The infamous Paris-Roubaix is the most famous cycling event outside the Grand Tours. The American cyclist, Chris Horner, describes it thus: 'they plowed a dirt road, flew over it with a helicopter, and then just dropped a bunch of rocks out of the helicopter! That's Paris–Roubaix. It's that bad - it's ridiculous!'.
Called The The Queen of the Classics, it is the third of the five Monuments and is more commonly referred to as The Hell of the North - a somewhat misleading name as this particular descripton was coined after race organisers assessed the desolation of the roads in northern France following World War One.
First run in 1896 to publicise a newly opened velodrome in the Roubaix suburb of Lille, Paris–Roubaix is one of cycling's oldest races and it has retained much of its original character. The race still ends in the Roubaix velodrome and the riders shower and change in the same block as their nineteeth century counterparts.
The mileage, the 30 plus miles of cobbles and the intensity of the cycling, both on a physical and mental level, make Paris-Roubaix a huge challenge to riders and their teams. The bikes are set up to deal with the pounding they will inevitably take, yet even so, crashes and mechanical failures are common and will often impact on who will enter the velodrome first.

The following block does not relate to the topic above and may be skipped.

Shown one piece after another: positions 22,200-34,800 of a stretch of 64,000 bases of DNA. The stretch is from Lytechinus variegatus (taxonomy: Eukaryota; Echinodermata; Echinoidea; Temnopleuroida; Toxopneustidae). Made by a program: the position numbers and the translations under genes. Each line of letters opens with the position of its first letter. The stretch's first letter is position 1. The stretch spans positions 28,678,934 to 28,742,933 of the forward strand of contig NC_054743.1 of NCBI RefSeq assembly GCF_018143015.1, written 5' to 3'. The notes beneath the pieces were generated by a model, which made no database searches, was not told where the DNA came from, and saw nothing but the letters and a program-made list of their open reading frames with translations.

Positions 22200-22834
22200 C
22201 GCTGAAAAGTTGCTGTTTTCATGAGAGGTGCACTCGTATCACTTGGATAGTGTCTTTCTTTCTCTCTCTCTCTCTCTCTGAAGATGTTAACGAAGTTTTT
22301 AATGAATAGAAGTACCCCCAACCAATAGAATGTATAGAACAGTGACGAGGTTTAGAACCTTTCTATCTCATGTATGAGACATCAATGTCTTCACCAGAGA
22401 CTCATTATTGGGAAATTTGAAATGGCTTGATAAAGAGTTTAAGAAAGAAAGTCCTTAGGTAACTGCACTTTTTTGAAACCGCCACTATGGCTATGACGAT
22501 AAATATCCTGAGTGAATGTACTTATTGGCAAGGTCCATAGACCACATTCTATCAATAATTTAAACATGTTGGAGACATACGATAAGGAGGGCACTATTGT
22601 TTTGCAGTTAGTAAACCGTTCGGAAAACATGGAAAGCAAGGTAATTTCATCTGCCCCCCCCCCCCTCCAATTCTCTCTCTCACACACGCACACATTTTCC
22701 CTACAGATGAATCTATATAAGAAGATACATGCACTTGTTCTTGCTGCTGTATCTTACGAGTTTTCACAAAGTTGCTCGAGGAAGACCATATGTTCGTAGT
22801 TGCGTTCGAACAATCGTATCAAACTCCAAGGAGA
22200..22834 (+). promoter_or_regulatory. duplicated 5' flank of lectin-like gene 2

Even the greats of cycling are not immune to the treacherous path from Paris to Roubaix - or to be specific, town of Compiègne, 40 miles NE of the capital, which has hosted the start of the race since 1968.
Eddy Merckx, Bernard Hinault, Fausto Coppi have all triumphed in the Roubaix velodrome, though the achievements of the Italian Francesco Moser (three straight wins from 1978-1980) and the four wins between 1972 and 1977 of Roger De Vlaeminck of Belgium stand out.
More recently, it has been another Belgian, Tom Boonen, who has dominated the race, winning in 2005 and consecutively in 2008 and 2009. His emphatic victory in the 2012 equalled De Vlaeminck's record and for the second time in his career, Boonen secured the Tour of Flanders and Paris-Roubaix double.
No Britain has ever won the Queen of the Classics, though Sean Yates rode to a typically gutsy 5th place in 1994.
Tom Boonen heading for victory in the 2012 Paris-Roubaix © Suzanne King
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